I’ve been going through some of this genealogy research a little too fast, I think. For instance, I’d lost track of the fact that I found several Denmark censuses in which a Peder HANSEN appears as a child, in the right area and with the right age to be Hans’s father. Needs better proof of course but if so, then I’ve found all four of Hans’s grandparents.
And then I noticed this. Did I mention the Hans Frederik HANSEN I found in the 1880 census? He’s the right age to be my Hans, and has the right birthplace. But he’s a “tjenestefolk” (Google Translate renders that as “servant”) in a household with no evident relatives, so it was hard to know what to think:
(There’s another family in the same house, not shown here.) Tonight I looked at that again and said “!!”
Here are all the people living in North East, Dutchess County, NY whose birthplace was Denmark according to the 1892 New York state census:
- Peter HANSEN
- Annie HOFFBECK
- Hans MADSON
- Louis PETERSON
- Sophia PETERSON
- Mary WILMS
And not in the 1892 census (or the 1900), but nevertheless living in Dutchess County from about 1888 according to three sources, were Peter C HOFFBECK and wife Christine Marie SORENSEN.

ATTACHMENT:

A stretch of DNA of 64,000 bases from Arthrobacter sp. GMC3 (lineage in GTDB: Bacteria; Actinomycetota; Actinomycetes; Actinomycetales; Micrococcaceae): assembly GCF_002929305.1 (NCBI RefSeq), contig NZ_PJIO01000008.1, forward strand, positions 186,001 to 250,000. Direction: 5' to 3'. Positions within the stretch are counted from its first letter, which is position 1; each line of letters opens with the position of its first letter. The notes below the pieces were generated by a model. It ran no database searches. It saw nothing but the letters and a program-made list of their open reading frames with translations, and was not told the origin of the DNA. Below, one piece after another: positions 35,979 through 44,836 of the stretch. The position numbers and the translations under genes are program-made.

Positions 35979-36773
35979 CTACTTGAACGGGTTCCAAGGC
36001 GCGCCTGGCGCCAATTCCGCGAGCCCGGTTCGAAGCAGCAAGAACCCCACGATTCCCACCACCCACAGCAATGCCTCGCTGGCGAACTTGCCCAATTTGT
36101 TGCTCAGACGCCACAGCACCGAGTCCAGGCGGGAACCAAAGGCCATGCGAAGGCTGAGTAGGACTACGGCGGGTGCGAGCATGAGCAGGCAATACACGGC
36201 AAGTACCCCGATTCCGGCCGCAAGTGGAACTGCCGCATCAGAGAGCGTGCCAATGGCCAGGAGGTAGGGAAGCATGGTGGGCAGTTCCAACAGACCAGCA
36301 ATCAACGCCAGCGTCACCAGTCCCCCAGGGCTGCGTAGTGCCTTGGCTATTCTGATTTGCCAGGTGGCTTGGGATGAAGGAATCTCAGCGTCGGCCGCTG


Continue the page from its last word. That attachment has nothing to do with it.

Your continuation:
Compare surnames? Of the 7 in the 1892 census plus SORENSEN, comparing to the 7 in the Niels JØRGENSEN household, 4 are the same.
And yet none of the first names match.
What the heck’s going on here? Granted, HANSEN, MADSEN, PEDERSEN, and SØRENSEN are not exactly the most unusual surnames in Denmark. But I can’t dismiss this as coincidence, not just yet…
Oh, and it appears Peter HOFFBECK and Marie SORENSEN, Hans HANSEN, and Louis PETERSON all immigrated in 1888. (MADSON came over around 1890, and for Peter HANSEN I don’t know; he could have been 1888 too.)